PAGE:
Éilis Ryan 
Do you want even more evidence of just how damaging cuts to public spending are to our society, and our economy? 

Sonas Housing,  who provide crisis shelter to women at risk of domestic violence, this morning reported that they turn away four out of every five women who knock on their door seeking refuge, because of lack of funding. It's an extraordinary number, but unsurprising given that the number of shelter spaces in Ireland is less than a third of what European human rights bodies recommend. 

It's yet another example of how underfunded public services and supports are in this country. It's obvious to anyone who's looking that, for a Labour party, we need more, not less, state funding for services like education, health, and things like domestic violence shelters. Our state has a responsibility to protect and support its citizens - and it needs  funding to doing that. 

That's why, as a Labour member, I am so convinced of the critical importance of the Campaign for Labour Policies' pre-budget submission, Growth through Solidarity. 

At its launch today, our spokesperson Neil Warner spoke of how, amongst other things, state funding for strong public services and supports is at the core of progressive, left-wing political values.  Speculation is that two-thirds of savings in Budget 2013 will come from spending cuts. To us, as Labour members, this makes no sense. Ireland is currently a disproportionately low-tax, low-spend economy, and it is clear that savings should be made by increasing taxation levels to international norms and, by doing this, laying the foundations for a genuine welfare state.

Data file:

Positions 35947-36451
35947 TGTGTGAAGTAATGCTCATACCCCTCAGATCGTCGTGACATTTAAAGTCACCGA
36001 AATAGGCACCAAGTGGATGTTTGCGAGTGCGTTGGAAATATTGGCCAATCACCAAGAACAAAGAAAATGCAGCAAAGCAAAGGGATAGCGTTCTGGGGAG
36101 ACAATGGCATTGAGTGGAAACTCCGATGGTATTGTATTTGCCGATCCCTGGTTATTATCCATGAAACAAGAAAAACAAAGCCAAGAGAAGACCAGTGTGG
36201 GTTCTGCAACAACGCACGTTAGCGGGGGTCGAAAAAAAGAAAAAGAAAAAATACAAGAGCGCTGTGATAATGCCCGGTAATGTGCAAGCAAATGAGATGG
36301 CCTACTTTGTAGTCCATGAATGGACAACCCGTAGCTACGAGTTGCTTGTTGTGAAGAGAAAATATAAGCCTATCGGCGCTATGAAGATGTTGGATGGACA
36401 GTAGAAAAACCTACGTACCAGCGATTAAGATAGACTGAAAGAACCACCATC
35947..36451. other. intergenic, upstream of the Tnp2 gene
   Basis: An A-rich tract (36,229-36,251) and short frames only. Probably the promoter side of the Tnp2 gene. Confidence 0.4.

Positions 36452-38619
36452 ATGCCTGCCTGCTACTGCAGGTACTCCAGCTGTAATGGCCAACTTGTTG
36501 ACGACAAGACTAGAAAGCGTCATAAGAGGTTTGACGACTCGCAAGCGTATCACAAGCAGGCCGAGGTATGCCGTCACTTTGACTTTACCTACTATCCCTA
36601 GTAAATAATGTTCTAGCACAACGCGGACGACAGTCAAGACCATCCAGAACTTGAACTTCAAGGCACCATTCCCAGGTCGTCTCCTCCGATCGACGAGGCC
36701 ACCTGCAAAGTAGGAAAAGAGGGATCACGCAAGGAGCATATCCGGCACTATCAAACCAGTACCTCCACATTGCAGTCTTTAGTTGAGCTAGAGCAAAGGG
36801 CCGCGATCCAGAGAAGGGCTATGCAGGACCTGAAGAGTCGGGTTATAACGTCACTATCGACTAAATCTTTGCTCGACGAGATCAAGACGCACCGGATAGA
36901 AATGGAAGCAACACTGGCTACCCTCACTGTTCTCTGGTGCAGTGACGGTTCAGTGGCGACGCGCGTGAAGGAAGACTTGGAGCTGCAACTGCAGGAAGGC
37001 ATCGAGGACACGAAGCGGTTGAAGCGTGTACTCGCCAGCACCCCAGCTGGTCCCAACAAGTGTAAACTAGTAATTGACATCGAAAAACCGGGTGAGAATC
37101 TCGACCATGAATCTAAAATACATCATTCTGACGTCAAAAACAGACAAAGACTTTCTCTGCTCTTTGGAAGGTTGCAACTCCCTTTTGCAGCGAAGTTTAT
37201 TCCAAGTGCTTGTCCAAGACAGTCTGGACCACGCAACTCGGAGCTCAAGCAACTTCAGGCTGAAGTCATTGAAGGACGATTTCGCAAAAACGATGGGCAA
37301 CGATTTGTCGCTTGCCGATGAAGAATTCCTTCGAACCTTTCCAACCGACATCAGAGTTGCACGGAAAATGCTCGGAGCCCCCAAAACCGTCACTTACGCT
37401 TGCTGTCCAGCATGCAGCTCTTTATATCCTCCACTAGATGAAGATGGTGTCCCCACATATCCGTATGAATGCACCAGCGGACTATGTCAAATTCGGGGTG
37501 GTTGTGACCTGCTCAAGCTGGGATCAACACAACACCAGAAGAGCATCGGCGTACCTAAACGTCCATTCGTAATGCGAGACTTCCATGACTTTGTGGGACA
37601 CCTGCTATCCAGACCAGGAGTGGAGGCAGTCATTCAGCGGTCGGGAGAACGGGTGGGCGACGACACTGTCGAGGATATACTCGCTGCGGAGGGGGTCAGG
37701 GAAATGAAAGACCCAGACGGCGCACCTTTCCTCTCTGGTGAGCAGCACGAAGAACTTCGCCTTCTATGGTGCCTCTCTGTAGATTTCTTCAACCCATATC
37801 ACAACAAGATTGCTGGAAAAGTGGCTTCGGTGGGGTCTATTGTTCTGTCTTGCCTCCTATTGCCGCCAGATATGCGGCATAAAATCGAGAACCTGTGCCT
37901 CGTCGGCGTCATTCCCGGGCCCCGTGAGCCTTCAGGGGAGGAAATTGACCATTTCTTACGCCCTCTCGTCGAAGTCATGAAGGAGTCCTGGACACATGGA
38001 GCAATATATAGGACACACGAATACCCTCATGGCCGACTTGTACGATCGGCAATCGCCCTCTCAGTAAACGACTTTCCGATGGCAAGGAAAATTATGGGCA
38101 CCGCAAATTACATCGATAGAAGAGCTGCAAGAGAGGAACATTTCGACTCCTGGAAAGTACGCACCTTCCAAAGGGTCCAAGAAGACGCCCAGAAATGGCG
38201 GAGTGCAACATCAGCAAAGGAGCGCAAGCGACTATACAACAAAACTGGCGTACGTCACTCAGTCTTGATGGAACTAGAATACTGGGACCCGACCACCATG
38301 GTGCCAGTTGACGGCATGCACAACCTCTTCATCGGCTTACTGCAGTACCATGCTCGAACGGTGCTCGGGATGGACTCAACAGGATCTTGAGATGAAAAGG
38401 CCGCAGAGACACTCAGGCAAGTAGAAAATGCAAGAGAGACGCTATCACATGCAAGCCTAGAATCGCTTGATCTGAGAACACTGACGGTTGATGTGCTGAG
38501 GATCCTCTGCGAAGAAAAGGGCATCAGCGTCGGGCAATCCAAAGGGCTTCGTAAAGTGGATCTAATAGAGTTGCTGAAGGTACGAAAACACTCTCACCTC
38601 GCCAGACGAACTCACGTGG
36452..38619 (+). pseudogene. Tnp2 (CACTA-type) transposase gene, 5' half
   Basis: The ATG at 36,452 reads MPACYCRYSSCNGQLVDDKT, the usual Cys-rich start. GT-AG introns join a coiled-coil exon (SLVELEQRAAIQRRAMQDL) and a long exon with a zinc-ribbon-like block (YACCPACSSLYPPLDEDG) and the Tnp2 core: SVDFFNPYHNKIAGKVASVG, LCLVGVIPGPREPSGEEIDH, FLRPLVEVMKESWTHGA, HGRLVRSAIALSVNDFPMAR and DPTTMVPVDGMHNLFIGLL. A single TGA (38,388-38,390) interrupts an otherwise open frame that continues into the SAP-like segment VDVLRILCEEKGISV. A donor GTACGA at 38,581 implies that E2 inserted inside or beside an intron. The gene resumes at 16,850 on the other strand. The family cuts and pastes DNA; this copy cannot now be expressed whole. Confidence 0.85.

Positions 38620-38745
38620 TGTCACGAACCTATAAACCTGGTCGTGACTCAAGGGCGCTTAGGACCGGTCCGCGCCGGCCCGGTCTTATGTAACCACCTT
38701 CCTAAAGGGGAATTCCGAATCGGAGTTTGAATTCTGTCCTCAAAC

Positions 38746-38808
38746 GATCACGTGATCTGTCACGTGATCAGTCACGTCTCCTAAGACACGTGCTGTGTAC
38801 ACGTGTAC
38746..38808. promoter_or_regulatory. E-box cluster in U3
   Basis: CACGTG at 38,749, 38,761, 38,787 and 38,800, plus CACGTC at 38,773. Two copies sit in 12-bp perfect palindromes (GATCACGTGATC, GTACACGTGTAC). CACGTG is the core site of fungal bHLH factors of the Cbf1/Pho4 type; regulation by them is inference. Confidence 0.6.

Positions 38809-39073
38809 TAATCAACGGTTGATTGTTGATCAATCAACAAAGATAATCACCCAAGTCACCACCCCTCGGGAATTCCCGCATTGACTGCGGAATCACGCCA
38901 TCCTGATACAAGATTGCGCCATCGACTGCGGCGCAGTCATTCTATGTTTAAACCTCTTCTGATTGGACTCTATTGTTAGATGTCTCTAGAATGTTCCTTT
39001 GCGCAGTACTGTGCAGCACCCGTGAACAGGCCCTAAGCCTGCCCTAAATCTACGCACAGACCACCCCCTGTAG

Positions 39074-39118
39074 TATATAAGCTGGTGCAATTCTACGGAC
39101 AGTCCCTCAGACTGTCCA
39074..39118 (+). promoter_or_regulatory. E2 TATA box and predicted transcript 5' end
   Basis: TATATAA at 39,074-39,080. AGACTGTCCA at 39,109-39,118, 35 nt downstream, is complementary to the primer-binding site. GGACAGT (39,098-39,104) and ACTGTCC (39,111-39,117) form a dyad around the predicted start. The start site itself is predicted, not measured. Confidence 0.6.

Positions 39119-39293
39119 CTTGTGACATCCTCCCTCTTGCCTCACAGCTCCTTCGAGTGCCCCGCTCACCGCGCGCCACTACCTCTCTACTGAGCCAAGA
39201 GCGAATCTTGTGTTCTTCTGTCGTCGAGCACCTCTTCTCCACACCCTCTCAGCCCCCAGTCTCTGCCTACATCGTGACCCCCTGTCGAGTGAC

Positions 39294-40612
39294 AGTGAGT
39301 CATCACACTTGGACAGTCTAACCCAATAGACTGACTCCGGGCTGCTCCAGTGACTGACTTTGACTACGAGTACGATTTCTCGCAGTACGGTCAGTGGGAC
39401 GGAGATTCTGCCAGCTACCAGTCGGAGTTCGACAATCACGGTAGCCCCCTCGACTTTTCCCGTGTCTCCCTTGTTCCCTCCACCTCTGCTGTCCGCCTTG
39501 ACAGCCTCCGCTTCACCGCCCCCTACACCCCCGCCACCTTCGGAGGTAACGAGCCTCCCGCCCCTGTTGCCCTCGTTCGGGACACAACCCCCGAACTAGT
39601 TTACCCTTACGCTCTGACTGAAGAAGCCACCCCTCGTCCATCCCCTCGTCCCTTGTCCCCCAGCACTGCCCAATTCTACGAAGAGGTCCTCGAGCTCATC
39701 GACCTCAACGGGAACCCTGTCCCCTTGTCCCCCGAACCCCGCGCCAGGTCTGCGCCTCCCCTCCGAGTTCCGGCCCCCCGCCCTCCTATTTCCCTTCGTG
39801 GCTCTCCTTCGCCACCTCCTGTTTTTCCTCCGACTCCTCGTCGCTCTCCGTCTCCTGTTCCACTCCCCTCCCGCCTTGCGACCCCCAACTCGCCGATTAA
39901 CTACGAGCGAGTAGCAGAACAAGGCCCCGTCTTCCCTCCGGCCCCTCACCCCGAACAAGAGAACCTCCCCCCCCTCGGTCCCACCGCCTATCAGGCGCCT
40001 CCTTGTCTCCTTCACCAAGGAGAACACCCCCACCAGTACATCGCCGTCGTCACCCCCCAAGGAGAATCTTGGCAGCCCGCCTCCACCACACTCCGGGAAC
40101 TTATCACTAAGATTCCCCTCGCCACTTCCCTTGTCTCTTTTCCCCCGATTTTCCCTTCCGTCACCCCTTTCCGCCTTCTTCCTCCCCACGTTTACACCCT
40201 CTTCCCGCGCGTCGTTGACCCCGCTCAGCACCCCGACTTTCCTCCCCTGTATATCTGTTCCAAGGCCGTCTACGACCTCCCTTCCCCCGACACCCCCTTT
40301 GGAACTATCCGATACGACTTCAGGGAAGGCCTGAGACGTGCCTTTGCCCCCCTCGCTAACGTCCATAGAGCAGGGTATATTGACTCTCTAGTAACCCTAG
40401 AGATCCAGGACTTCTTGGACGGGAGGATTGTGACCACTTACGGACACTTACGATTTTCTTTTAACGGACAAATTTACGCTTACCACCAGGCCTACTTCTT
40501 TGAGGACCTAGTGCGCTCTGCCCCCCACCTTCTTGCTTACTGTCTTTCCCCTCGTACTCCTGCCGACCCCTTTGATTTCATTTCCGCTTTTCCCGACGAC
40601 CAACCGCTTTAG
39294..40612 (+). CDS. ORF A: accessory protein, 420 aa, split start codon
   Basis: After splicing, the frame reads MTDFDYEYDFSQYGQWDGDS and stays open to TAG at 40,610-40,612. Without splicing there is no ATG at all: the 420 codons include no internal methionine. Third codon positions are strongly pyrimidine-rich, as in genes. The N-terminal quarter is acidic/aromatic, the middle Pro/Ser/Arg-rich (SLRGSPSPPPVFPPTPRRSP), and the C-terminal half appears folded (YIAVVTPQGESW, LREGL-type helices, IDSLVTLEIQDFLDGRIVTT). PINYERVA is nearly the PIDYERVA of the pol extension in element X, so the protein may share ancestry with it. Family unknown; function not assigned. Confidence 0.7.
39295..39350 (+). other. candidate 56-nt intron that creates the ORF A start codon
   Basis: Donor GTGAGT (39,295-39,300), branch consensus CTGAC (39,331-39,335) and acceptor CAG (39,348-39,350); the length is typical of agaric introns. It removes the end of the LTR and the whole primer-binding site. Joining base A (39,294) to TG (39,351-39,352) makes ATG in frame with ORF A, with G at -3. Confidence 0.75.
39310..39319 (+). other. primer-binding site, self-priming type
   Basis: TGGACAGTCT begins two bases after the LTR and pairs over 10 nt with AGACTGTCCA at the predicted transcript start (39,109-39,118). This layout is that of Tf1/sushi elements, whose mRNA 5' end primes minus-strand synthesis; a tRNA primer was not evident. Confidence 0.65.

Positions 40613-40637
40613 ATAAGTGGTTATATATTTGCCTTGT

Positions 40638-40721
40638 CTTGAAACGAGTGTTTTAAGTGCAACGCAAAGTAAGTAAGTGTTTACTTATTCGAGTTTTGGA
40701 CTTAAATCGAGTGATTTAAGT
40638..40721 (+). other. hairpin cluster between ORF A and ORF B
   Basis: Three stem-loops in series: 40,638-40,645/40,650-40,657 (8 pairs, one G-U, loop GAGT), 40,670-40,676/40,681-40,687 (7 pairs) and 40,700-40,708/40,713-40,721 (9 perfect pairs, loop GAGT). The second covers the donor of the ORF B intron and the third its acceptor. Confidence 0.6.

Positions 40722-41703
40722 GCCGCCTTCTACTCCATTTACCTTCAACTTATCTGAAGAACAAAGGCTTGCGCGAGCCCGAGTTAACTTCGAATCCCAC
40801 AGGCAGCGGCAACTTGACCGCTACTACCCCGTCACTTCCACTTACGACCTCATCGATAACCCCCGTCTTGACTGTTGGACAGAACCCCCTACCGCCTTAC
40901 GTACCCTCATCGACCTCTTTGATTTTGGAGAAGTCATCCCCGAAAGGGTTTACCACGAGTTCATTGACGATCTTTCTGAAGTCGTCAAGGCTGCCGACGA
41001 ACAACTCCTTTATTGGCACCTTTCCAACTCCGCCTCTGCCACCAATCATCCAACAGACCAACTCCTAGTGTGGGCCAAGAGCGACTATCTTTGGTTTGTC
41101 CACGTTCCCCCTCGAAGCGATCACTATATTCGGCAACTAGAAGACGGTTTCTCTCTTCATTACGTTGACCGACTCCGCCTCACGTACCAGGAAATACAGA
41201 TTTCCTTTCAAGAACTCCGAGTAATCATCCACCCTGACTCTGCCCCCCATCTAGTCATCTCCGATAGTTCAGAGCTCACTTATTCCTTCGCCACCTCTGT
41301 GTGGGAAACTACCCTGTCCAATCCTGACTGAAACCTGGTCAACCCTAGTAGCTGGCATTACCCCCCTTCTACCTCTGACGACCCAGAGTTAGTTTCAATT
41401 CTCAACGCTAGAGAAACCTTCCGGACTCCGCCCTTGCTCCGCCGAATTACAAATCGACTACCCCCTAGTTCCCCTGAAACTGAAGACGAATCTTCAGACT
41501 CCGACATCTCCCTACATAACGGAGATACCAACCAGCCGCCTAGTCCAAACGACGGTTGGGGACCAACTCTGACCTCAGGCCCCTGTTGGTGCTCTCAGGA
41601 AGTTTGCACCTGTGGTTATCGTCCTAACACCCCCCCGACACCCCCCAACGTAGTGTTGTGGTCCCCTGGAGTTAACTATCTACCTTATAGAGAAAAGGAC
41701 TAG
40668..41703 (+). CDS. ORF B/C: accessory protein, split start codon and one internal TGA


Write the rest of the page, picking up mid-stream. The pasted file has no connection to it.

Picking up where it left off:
Austerity is broken on every front. Morally, it is indefensible that the last budget fell more heavily on the bottom 40% of households than on the richest 30% - such inequality is anathema to Labour values.[1]  But even according to the neoliberal logic of the proponents of austerity, the cuts have failed: our economy continues to stagnate and the dole queues continue to grow. 

It's time for an alternative, and the members of the Labour party are leading the way. 

[1] http://www.esri.ie/UserFiles/publications/QEC2011Win_SA_Callan.pdf


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